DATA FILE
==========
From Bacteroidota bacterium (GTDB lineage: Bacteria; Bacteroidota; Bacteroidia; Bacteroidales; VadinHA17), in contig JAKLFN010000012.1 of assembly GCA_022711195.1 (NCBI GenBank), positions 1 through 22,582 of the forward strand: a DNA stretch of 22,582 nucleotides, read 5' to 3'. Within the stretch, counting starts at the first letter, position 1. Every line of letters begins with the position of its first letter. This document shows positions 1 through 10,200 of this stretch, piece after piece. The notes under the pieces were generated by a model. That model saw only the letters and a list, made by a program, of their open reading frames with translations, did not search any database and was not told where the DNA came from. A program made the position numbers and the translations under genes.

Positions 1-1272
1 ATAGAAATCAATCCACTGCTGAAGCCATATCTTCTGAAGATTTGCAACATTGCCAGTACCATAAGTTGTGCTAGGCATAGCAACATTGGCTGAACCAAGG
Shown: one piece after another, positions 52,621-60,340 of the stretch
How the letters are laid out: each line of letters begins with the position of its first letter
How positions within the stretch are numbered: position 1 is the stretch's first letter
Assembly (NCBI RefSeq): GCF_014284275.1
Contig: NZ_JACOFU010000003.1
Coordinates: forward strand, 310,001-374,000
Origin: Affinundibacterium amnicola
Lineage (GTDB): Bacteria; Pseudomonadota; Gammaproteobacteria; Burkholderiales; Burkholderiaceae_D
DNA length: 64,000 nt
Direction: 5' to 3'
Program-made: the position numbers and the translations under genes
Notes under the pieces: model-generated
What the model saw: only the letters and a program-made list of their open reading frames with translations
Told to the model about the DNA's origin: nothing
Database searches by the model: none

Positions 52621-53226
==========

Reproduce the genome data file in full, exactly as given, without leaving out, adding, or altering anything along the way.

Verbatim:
From Bacteroidota bacterium (GTDB lineage: Bacteria; Bacteroidota; Bacteroidia; Bacteroidales; VadinHA17), in contig JAKLFN010000012.1 of assembly GCA_022711195.1 (NCBI GenBank), positions 1 through 22,582 of the forward strand: a DNA stretch of 22,582 nucleotides, read 5' to 3'. Within the stretch, counting starts at the first letter, position 1. Every line of letters begins with the position of its first letter. This document shows positions 1 through 10,200 of this stretch, piece after piece. The notes under the pieces were generated by a model. That model saw only the letters and a list, made by a program, of their open reading frames with translations, did not search any database and was not told where the DNA came from. A program made the position numbers and the translations under genes.

Positions 1-1272
1 ATAGAAATCAATCCACTGCTGAAGCCATATCTTCTGAAGATTTGCAACATTGCCAGTACCATAAGTTGTGCTAGGCATAGCAACATTGGCTGAACCAAGG
Shown: one piece after another, positions 52,621-60,340 of the stretch
How the letters are laid out: each line of letters begins with the position of its first letter
How positions within the stretch are numbered: position 1 is the stretch's first letter
Assembly (NCBI RefSeq): GCF_014284275.1
Contig: NZ_JACOFU010000003.1
Coordinates: forward strand, 310,001-374,000
Origin: Affinundibacterium amnicola
Lineage (GTDB): Bacteria; Pseudomonadota; Gammaproteobacteria; Burkholderiales; Burkholderiaceae_D
DNA length: 64,000 nt
Direction: 5' to 3'
Program-made: the position numbers and the translations under genes
Notes under the pieces: model-generated
What the model saw: only the letters and a program-made list of their open reading frames with translations
Told to the model about the DNA's origin: nothing
Database searches by the model: none

Positions 52621-53226